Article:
Michael Burry Predicts: INDEX FUNDS WILL COLLAPSE! (I Explain Why)

Michael Burry (Big Short) reveals SHOCKING ETF insider information 👉YOU CAN’T AFFORD TO MISS! 👈 And as always, I explain his predictions simply and quickly. Michael Burry is famous for being one of the few people to bet big on the housing market crash. Michael Burry is also famous for being portrayed on the hit movie “The Big Short.” Now Michael Burry is making another huge short bet, he’s predicting index funds and ETF’s will crash just like the housing market did 10 years ago. Michael Burry goes so far as to say the current index fund market is similar to subprime CDO’s before housing bubble 1.0 crashed.

This is really big news because Michael Burry is NOT someone that grants a lot of interviews. You’re not going to see him talking about his latest stock picks on CNBC. He rarely talks to the media, so when Michael Burry speaks, people listen. AND SO SHOULD YOU!!

Index funds and ETF’s have become extremely popular. Michael Burry points out they have many features attractive to the average retail investor, low fees, no homework and supposedly, over the long run, you’ll beat all the active managers who charge all those fees for doing all the research. It seems too good to be true, and according to Michael Burry, it is too good to be true. And honestly, to me that makes sense. The ETF pitch you hear from ALL the “financial experts” on YouTube claim that ETF’s are mathematically superior and active managers are just trying to rip you off. But if you listen to the ETF/Index fund pitch it sounds very similar to a get rich quick scheme or lose weight without exercise. Basically, be as lazy as you want, just put your money here and in the long run you’ll beat all the pro’s. To me, it’s sounds like Michael Burry is exposing an informercial!!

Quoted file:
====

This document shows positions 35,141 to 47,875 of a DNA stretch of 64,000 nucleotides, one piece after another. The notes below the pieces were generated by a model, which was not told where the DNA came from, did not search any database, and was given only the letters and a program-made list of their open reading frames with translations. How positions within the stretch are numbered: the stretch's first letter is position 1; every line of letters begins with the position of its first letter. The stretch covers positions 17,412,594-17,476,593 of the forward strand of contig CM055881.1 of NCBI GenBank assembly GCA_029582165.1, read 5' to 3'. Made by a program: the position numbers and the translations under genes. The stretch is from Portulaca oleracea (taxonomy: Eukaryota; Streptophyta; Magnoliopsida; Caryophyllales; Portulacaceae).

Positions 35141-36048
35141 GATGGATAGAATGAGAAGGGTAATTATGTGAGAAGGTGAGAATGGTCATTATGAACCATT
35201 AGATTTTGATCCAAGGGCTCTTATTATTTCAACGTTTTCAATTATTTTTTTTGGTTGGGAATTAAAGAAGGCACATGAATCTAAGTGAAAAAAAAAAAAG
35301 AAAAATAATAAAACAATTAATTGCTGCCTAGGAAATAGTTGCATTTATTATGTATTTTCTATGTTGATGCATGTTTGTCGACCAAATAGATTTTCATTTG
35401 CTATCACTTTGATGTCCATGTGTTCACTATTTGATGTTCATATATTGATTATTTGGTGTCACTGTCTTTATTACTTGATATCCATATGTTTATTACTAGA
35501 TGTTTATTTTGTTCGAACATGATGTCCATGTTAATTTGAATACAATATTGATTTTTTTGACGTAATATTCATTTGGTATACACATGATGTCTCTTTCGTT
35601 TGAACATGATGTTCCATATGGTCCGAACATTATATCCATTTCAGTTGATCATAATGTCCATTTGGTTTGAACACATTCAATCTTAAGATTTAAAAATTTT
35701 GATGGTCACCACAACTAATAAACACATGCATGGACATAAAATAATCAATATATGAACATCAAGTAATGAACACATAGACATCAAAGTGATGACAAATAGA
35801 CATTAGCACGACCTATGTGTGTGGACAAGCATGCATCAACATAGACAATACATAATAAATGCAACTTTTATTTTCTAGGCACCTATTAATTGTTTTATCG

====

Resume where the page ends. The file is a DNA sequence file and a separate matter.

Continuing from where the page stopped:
In this Michael Burry ETF video you’ll discover:

How ETF’s work.
Michael Burry’s first concern (no price discovery creating a bubble).
Michael Burry’s second concern (liquidity risk)
Michael Burry’s third concern (derivative risk or counter party risk).
Do I think you should buy EFT’s or Index Funds?


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#MichaelBurry #IndexFund #Bubble #Crash

Cameron Long

  • SenorSteel says:

    Another easy to understand and information soaked video. Thanks George and team.

  • George Gammon says:

    NOTE: If you’re a little confused how “market maker Mike” buys and sells the shares and/or farmland don’t worry. I didn’t explain that in detail because I wanted to keep the vid shorter. There many different ways it works (I’m not familiar with all of them). But imagine the ETF was for Apple and Microsoft. If the secondary market price was higher (price for ETF shares) than the normal shares of Apple and Microsoft, Mike would buy the shares of Apple and Microsoft on the primary market, exchange them for new shares in the ETF, and sell those back on the secondary market to those investors wanting the ETF shares. Mike then pockets the spread. It works in reverse order is the price on the secondary market is lower than the underlying asset. Hope that makes more sense. Thx for watching everyone!